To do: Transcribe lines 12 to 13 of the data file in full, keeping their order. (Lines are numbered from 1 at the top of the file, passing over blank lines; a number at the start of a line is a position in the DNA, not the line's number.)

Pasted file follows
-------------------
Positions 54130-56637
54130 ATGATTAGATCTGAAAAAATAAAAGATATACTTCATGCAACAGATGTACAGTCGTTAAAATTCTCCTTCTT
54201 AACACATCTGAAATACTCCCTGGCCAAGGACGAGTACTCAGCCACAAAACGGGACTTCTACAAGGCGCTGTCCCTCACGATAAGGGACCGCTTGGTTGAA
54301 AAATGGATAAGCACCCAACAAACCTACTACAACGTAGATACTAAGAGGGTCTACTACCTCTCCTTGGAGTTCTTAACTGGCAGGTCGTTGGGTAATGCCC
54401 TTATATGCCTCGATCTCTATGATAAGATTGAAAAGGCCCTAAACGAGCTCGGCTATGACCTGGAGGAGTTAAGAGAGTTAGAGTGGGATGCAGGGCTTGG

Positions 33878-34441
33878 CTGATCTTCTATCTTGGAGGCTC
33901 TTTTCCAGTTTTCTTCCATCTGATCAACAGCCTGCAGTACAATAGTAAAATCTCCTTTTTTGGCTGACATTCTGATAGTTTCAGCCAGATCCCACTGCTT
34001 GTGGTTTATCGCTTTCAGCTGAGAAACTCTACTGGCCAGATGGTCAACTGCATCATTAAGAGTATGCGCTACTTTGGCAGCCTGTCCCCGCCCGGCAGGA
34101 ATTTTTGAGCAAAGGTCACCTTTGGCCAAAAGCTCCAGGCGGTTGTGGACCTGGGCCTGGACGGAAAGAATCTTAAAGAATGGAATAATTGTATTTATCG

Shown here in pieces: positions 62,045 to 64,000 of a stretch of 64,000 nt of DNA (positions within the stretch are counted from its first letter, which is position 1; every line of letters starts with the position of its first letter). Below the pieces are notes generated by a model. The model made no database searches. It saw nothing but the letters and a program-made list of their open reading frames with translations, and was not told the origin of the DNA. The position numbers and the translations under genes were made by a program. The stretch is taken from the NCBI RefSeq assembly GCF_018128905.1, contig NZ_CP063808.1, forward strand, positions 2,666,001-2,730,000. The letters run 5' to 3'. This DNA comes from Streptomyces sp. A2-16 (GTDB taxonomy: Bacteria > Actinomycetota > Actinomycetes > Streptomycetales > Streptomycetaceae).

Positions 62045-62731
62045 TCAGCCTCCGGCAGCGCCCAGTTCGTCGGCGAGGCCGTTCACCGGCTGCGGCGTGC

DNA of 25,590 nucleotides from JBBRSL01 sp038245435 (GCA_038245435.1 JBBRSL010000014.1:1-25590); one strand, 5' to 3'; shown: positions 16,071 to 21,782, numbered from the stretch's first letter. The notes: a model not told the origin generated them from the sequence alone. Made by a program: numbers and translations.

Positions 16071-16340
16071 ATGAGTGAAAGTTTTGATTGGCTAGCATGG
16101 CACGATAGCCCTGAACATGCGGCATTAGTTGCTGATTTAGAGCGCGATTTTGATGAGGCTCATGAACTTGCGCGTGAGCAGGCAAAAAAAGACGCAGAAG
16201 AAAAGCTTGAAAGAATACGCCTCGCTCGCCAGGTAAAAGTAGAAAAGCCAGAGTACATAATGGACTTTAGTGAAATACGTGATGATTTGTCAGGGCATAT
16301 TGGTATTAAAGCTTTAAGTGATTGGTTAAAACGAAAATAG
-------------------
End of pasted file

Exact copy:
Positions 62045-62731
62045 TCAGCCTCCGGCAGCGCCCAGTTCGTCGGCGAGGCCGTTCACCGGCTGCGGCGTGC